Who knows what might happen?

Check out the full PW article here:

On Impact


The young woman walked confidently up to the wooden lectern, with the beautiful bright blue Jefferson Awards Foundation logo sparkling with all the camera flashes.

Without hesitation she began her story.

“At the age of eight my father was incarcerated for one hundred and thirty-five years. For several years my mother and I were left homeless.”

She took a deep breath and continued.

“At the age of thirteen my mother tried to kill me by shooting me.”

My heart sank, my throat constricted, and tears welled.

Without skipping a beat this seventeen-year-old offered that she had chosen to dedicate her efforts to Habitat for Humanity, so that no other family had to live without a home.


I approached her after all of us regional Media Partner Jefferson Award recipients had the chance to share why we were chosen to be honored to the audience.

“I’m so glad to meet you,” I said. “After hearing your speech I just wanted to hug you.”

She opened her arms, smiled and replied, “After hearing yours, I wanted to do the same.”

I found it rather ironic that I would make a connection with a young woman living with a mother who clearly doesn’t deserve to be one, while being recognized for honoring my own daughter taken from me entirely too soon.

This young woman was a reflection of the incredible individuals I met throughout the two day national Jefferson Awards conference. I was touched by the work other bereaved parents are doing in honor of their children. And others with their own losses and challenges. I met a woman from Aiken SC who lost her husband to a drowning accident. She’s providing life jackets and safety lessons to those enjoying the lake her husband lost his life to. I met a man who is providing camping experiences to special needs kids. And another who lost most of his lung capacity due to an accident who is teaching children how to fish.

Most of all, I came to terms with being recognized for what I have always considered to be a family and team effort.

Just as I cannot claim Claire entirely as my own, for she belonged to all of us who loved her, nor can I take ownership of what we have created in her honor.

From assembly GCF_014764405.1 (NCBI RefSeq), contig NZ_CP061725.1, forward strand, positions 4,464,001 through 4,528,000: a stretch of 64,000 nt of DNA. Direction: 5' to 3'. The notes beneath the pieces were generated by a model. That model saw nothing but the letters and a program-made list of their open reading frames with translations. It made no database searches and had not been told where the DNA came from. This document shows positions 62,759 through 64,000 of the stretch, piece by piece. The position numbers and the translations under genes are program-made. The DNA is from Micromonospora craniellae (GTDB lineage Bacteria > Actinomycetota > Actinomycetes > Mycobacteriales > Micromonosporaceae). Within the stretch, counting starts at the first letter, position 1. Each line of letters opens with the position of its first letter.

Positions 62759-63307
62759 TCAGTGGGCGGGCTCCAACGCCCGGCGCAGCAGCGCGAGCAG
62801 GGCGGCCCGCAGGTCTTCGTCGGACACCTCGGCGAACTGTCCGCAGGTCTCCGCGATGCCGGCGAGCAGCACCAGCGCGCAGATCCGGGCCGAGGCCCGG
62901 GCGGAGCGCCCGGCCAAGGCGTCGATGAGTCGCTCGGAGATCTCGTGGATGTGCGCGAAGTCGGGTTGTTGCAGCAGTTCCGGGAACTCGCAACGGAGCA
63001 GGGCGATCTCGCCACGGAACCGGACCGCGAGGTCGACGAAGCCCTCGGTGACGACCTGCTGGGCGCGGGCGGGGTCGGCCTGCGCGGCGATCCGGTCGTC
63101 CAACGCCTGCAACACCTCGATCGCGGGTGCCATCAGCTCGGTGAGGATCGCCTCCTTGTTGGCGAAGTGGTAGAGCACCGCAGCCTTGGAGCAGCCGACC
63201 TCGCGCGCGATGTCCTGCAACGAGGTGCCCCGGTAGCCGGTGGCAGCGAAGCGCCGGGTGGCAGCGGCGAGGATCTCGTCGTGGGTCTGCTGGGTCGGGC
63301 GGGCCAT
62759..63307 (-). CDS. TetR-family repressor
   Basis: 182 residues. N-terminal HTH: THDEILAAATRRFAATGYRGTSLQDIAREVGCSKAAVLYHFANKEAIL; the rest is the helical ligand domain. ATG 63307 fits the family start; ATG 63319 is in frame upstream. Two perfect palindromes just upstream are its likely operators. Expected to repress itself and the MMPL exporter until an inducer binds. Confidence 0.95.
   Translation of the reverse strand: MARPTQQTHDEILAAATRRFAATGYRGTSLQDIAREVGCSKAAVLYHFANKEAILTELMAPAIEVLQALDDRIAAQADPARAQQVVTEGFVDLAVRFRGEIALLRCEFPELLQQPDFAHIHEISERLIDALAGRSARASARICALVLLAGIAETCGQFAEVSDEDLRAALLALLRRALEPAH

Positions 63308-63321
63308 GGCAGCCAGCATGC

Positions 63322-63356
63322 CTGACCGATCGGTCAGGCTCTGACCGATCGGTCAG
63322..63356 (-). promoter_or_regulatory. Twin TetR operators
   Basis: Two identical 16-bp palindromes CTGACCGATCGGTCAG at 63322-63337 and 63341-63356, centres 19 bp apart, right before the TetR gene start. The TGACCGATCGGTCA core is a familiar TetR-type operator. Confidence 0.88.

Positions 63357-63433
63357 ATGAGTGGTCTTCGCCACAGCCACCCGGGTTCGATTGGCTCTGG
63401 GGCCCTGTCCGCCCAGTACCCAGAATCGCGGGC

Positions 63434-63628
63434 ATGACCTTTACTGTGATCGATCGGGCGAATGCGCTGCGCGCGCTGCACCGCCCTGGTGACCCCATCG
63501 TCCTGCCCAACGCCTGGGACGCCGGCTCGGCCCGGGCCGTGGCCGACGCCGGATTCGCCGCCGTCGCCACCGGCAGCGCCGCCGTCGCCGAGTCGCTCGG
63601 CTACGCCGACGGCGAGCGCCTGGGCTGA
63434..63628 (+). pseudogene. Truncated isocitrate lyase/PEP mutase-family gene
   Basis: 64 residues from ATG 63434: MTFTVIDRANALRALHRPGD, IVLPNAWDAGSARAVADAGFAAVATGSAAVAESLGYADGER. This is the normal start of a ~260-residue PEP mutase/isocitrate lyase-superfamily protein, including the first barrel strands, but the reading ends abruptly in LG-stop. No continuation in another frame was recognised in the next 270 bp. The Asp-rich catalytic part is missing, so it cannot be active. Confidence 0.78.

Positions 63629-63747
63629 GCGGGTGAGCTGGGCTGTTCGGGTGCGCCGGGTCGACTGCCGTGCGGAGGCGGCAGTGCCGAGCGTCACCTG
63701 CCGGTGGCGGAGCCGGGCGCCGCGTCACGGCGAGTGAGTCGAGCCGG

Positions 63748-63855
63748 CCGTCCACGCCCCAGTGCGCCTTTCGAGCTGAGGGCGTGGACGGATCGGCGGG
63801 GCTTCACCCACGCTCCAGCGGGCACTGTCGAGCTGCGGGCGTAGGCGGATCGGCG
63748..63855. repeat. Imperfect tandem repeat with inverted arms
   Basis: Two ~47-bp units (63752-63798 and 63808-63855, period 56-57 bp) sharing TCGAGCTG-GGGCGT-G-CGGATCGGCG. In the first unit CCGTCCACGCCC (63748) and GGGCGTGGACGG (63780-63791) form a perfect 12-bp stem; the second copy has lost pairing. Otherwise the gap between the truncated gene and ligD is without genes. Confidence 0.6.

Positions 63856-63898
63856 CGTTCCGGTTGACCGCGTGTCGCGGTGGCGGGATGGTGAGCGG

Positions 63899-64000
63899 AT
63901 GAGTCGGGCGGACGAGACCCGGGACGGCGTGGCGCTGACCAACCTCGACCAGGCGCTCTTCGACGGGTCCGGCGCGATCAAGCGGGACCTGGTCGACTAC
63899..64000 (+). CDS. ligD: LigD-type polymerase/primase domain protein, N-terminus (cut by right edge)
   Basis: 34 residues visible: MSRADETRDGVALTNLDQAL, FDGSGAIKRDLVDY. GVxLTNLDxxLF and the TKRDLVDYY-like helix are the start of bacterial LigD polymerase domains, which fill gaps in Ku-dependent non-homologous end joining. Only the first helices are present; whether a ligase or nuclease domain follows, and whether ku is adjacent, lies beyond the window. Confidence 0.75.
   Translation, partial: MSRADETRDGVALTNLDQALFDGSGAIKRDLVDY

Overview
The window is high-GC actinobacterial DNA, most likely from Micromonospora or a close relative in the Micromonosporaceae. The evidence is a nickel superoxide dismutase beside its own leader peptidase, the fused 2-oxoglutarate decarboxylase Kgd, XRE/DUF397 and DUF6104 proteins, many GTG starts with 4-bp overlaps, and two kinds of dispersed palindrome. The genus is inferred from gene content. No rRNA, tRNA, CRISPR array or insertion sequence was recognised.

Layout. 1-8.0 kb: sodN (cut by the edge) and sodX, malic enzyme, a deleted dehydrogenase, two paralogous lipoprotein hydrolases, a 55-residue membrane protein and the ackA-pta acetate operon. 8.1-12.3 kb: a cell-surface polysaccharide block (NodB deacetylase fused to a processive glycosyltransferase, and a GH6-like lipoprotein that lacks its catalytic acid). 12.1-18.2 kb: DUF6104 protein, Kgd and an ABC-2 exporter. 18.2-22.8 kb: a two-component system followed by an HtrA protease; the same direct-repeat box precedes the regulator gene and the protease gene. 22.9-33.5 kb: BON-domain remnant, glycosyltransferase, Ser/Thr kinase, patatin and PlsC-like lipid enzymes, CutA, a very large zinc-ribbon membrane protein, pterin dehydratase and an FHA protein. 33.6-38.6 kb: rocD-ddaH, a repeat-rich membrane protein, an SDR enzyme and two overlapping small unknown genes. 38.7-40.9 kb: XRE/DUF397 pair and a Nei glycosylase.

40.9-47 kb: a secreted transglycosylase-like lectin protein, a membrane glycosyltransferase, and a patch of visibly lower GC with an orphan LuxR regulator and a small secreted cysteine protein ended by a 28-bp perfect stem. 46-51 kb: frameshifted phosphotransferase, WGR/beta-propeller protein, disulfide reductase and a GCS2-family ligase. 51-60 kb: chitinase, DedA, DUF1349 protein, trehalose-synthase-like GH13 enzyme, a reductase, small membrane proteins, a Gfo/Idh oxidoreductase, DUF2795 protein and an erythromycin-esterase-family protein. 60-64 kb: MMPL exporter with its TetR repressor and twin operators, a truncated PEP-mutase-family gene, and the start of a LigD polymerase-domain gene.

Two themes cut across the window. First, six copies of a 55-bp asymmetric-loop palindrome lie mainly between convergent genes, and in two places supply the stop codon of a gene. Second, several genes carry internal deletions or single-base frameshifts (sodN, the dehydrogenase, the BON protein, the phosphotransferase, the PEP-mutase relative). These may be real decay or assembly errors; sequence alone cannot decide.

When it was my turn at the lectern, through tears and smiles, I offered our journey. As a mother, as a family, as a community.

I was honored with rousing applause after thanking the audience for allowing me to share Claire’s story, our story.

And I touched a young woman who is back living with the mother who tried to shoot her, for the physical abuse she suffers is “better than the emotional abuse from the foster homes.”

I’ve been asked by many friends what the experience was like. It was amazing being in the presence of so many giving back to their communities. It was incredible sharing all the “goose bump” moments with Brad, Kyle, Ian, my brother Gordie and niece and goddaughter, Hannah. Icing on the cake was having my two dear friends Susan and Pam along, as well as Jeanette and Diana from Read for Literacy/Claire’s Day. The gala dinner was spectacular, with Supreme Court Justice Sonia Sotomayor roaming through the audience as she spoke. The Secret Service agents must have been having conniptions. She didn’t care.

But most of all, the ceremonies left me wanting to do more, to give more. To recognize more children who are working so hard to improve their reading skills. To give more books to children who don’t have any in their homes. To share Claire’s story with the world.

And to perhaps help make a difference in the life of a young woman who deserves better.

Paying back


A friend recently told me that all the good stuff happening to me as of late was the universe paying me back.

She also said she was waiting for the same in her life.

“Hang in there,” I said. “It will happen.”

My life proves that even though bad things do happen to good people, (and excuse the assumption, but I do really try to be good), good things happen too.

It all begins with choice.

I chose to live after my daughter died. Really live.

I chose to honor her in a way that was true to her.

I chose to hold on to my relationships with my awesome husband, Brad, daughter Kyle, and son Ian.

I chose to accept all of your gracious help and support.

I chose to get my derriere back in my desk chair and start writing again.

I chose to be open to opportunities even when they were downright scary sometimes.

And all of these choices have lead me to all of the good stuff of today.

So hang in there. Hold on to those who love you, make the best of each day and rest assured, the universe will pay you back.


The audience rose as my name was announced.

My loss, love and life had just played out on the big screen in three minutes.

The emcee allowed me a few moments to gather myself before addressing the hundreds of people attending.